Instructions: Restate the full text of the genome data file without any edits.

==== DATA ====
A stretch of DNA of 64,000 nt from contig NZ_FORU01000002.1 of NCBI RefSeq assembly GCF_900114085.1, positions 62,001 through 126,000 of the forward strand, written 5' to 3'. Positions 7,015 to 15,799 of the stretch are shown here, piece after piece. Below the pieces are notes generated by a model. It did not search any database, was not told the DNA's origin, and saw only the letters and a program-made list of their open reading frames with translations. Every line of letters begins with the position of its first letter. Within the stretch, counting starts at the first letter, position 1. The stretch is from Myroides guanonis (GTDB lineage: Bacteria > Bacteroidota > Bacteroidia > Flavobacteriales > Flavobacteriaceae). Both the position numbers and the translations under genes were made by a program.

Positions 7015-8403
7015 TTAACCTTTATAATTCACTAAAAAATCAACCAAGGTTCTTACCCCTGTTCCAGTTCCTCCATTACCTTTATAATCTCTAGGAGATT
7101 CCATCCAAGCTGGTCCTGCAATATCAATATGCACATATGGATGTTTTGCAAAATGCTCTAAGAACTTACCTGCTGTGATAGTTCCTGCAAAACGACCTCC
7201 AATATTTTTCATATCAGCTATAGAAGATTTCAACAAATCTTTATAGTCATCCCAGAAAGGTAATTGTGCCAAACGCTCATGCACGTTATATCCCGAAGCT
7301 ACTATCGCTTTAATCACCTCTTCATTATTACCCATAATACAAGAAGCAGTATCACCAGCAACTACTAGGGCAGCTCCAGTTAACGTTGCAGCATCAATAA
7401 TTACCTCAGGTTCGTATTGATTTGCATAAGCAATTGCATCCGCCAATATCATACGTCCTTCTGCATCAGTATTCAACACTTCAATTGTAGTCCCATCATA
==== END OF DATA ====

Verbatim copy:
A stretch of DNA of 64,000 nt from contig NZ_FORU01000002.1 of NCBI RefSeq assembly GCF_900114085.1, positions 62,001 through 126,000 of the forward strand, written 5' to 3'. Positions 7,015 to 15,799 of the stretch are shown here, piece after piece. Below the pieces are notes generated by a model. It did not search any database, was not told the DNA's origin, and saw only the letters and a program-made list of their open reading frames with translations. Every line of letters begins with the position of its first letter. Within the stretch, counting starts at the first letter, position 1. The stretch is from Myroides guanonis (GTDB lineage: Bacteria > Bacteroidota > Bacteroidia > Flavobacteriales > Flavobacteriaceae). Both the position numbers and the translations under genes were made by a program.

Positions 7015-8403
7015 TTAACCTTTATAATTCACTAAAAAATCAACCAAGGTTCTTACCCCTGTTCCAGTTCCTCCATTACCTTTATAATCTCTAGGAGATT
7101 CCATCCAAGCTGGTCCTGCAATATCAATATGCACATATGGATGTTTTGCAAAATGCTCTAAGAACTTACCTGCTGTGATAGTTCCTGCAAAACGACCTCC
7201 AATATTTTTCATATCAGCTATAGAAGATTTCAACAAATCTTTATAGTCATCCCAGAAAGGTAATTGTGCCAAACGCTCATGCACGTTATATCCCGAAGCT
7301 ACTATCGCTTTAATCACCTCTTCATTATTACCCATAATACAAGAAGCAGTATCACCAGCAACTACTAGGGCAGCTCCAGTTAACGTTGCAGCATCAATAA
7401 TTACCTCAGGTTCGTATTGATTTGCATAAGCAATTGCATCCGCCAATATCATACGTCCTTCTGCATCAGTATTCAACACTTCAATTGTAGTCCCATCATA